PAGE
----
It's true, of course, that Oxfam's proceeds go to a good cause, instead of personal pockets--although part of its operating budget is the salaries of its worldwide personnel. It's also hard to argue that a former priest who has to close his second-hand bookshop because he can't pay his mortgage is a greedy capitalist. I would wager, in fact, that one doesn't open a second-hand bookstore for the golden profits it's going to garner, any more than people open animal shelters for the good, easy money involved. It's more about preserving something considered precious and finding orphans good second homes. And while the world is not fair, and businesses often have an edge over a competitor because of more favorable loan or other business terms, the Oxfam case does seem to represent particularly unfair competition.
It's an argument that has been raised before, in many different sectors. In trade negotiations in the aerospace industry, Boeing argued that Airbus had an unfair edge because of its government subsidies; Airbus argued back that Boeing had benefitted from NASA's research, which was a subsidy of a different sort. And NASA itself has been accused of unfair competition in soliciting new business to try to shore up its ever-changing and unsteady Congressional funding. NASA had always allowed private corporations to use its test facilities for a fee, but the fee used to be less than what other commercial test centers charged, because much of the overhead was covered by civil-servant salaries. Private industry objected, and NASA ceded the point, changing to a system of "full cost accounting" which put its costs at a more comparable level to that of private entities.
But it's easier to make those adjustments in a field where business is done by contract pricing. It would be harder to implement that kind of "level-playing-field" shift in the used bookstore market. The used clothing industry--also populated by many non-profit organizations--has a small commercial component, as well, but most for-profit "consignment stores" (the upmarket term for a used clothing outlet) tend to be pickier about the quality of their products to differentiate themselves from the everyday thrift stores. They also offer donors a piece of the profits, to lure customers who might otherwise donate the clothing to a non-profit outlet.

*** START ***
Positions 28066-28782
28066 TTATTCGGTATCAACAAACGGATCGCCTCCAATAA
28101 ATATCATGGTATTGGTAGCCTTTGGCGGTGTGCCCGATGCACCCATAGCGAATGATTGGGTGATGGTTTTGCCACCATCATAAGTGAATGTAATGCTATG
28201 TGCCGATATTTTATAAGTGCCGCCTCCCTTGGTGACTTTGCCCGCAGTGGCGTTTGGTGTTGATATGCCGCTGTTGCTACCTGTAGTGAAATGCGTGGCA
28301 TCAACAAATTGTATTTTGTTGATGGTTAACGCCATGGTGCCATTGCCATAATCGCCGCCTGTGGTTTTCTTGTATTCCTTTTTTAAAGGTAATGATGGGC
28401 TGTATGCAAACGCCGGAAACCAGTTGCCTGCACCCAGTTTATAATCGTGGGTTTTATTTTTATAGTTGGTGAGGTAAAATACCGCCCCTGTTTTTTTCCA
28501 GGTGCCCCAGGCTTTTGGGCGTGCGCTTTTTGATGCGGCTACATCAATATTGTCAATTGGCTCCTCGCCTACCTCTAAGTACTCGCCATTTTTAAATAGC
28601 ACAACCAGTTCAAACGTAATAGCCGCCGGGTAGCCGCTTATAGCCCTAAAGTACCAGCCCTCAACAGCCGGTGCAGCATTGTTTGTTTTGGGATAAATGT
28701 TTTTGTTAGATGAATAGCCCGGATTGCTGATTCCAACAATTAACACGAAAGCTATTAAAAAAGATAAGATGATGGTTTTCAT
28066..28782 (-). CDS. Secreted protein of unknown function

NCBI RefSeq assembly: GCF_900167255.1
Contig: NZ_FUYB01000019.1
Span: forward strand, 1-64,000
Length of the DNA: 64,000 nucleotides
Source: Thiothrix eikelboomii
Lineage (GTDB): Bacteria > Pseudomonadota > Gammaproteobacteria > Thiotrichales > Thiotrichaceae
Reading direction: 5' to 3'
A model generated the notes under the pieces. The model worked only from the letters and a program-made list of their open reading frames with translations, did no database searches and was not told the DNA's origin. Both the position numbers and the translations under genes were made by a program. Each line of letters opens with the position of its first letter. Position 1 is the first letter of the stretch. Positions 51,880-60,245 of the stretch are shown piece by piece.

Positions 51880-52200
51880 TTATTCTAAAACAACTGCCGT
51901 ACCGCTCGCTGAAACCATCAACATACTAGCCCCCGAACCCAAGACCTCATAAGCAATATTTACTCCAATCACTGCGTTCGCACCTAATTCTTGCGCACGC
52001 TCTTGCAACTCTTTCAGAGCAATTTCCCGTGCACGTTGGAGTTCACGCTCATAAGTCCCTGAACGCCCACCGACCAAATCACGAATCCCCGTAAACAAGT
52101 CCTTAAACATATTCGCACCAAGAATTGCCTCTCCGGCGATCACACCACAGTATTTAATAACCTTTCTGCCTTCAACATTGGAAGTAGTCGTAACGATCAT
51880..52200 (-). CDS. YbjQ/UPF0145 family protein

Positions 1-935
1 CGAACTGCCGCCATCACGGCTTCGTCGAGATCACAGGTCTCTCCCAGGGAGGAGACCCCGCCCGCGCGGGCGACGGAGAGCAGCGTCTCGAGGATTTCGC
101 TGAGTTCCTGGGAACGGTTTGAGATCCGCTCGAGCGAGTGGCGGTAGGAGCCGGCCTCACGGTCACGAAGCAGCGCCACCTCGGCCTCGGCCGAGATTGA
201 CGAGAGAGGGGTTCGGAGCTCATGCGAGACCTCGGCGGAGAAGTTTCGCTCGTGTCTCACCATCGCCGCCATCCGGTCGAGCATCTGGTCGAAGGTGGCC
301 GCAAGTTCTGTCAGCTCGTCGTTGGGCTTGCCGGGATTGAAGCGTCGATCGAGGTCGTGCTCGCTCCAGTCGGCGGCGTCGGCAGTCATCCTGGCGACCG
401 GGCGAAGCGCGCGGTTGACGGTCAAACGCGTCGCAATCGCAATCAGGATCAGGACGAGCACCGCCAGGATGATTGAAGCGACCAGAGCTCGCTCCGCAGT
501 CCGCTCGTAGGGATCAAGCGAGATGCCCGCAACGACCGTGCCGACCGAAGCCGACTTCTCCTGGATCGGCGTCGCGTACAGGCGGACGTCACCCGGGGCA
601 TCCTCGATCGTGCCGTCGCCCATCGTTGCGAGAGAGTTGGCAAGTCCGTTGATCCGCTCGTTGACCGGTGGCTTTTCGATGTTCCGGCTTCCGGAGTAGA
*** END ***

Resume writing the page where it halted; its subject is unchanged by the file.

Perhaps booksellers could follow the same model, although the profit margin may not be big enough for that to create much incentive in the used book industry. But regardless, the question of non-profits generating funds through commercial means--while a staple of support for charitable organizations for many years--can sometimes unintentionally cross into some muddy, gray areas of commerce, fairness, and collateral damage. Successfully navigating the lines between good works, self-sustaining funding, and commercial competition and rights is a tough challenge. And a solution that preserves the good benefits while avoiding the negative side-consequences may prove as elusive in Salisbury as it did in Sudan.
Non-profit organizations do a tremendous amount of good in the world. But just as with the work they do around the world, the irony remains that a good intention, and even really good work, can sometimes carry with it "unseen" and unintended consequences. At home, as well as abroad.
The Islamic State is no mere collection of psychopaths. It is a religious group with carefully considered beliefs, among them that it is a key agent of the coming apocalypse. Here’s what that means for its strategy—and for how to stop it.
What is the Islamic State?
Where did it come from, and what are its intentions? The simplicity of these questions can be deceiving, and few Western leaders seem to know the answers. In December, The New York Times published confidential comments by Major General Michael K. Nagata, the Special Operations commander for the United States in the Middle East, admitting that he had hardly begun figuring out the Islamic State’s appeal. “We have not defeated the idea,” he said. “We do not even understand the idea.” In the past year, President Obama has referred to the Islamic State, variously, as “not Islamic” and as al-Qaeda’s “jayvee team,” statements that reflected confusion about the group, and may have contributed to significant strategic errors.
Live in anticipation, gathering stories and memories. New research builds on the vogue mantra of behavioral economics.